Asked by: Alex Jackson, Cambridge
In the desert of New Mexico on 16 July 1945, an international team of scientists succeeded in creating a device that reached temperatures of several hundred million degrees centigrade – far in excess of the 15 million degrees at the Sun’s core. That device was an atomic bomb of the kind dropped on Japan a few weeks later.
Similar temperatures are now routinely and safely generated in nuclear fusion machines, like the Joint European Torus in Oxfordshire. The highest temperature ever reached under controlled conditions is an astonishing two billion degrees. It was created in the so-called Z-machine at the Sandia Laboratories, New Mexico, which uses incredibly high electric currents and magnetic fields to release radiation from atoms.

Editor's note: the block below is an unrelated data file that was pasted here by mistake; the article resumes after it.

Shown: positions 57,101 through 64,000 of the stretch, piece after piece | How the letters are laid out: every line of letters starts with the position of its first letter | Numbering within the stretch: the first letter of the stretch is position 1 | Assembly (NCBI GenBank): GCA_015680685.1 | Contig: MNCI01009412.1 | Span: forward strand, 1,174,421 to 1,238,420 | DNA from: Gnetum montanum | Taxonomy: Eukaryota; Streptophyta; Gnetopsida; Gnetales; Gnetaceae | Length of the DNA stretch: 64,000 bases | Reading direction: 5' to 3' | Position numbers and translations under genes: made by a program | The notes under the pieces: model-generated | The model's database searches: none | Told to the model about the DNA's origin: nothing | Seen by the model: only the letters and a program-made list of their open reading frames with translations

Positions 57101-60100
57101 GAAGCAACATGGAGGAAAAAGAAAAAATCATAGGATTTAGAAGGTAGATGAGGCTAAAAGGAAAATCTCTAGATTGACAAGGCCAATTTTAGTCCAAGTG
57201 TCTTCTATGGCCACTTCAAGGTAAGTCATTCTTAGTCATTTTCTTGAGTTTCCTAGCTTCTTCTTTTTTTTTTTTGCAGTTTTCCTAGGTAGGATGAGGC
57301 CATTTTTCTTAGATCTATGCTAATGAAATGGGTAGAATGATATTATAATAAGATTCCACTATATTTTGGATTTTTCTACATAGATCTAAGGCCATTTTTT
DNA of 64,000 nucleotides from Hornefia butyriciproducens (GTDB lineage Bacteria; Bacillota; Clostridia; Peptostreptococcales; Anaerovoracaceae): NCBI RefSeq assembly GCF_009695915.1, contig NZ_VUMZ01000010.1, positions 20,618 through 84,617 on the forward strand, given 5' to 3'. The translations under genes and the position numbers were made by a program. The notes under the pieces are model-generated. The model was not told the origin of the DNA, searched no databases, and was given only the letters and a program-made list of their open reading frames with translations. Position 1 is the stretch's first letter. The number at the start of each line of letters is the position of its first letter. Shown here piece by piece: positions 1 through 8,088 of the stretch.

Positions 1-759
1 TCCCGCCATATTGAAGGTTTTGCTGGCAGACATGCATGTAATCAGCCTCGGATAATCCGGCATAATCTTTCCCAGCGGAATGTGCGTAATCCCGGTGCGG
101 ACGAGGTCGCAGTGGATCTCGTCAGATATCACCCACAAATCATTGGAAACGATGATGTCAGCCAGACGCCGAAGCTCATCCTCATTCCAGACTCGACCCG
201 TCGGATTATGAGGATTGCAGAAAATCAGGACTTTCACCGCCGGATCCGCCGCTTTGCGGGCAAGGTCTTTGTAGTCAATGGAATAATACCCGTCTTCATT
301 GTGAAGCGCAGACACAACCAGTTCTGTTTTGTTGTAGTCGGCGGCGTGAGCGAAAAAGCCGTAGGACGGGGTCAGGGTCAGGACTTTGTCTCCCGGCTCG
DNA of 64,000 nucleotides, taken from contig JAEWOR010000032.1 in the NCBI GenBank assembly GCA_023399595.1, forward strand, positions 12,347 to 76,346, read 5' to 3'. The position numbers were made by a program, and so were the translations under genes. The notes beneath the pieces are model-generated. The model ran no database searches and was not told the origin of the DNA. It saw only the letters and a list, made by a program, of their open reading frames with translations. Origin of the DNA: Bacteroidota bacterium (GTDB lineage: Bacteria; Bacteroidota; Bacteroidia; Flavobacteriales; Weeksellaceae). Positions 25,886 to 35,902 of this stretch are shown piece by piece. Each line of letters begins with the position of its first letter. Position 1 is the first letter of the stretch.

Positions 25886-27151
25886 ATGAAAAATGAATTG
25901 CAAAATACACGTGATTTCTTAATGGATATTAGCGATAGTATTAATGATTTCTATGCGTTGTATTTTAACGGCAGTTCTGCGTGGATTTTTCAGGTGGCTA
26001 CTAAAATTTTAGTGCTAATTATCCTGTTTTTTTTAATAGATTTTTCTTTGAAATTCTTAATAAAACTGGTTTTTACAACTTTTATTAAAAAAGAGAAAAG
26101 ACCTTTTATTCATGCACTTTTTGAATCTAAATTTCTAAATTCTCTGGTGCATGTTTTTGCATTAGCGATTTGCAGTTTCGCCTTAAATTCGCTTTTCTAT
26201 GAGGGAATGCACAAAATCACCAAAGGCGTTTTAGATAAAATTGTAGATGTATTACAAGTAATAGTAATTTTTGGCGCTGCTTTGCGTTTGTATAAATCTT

It’s not always necessary to use such dramatic means to reach high temperatures, however. In 2005, scientists at the University of Illinois at Urbana-Champaign triggered temperatures of over 20,000 degrees – far hotter than the surface of the Sun – by crushing vapour trapped in tiny bubbles.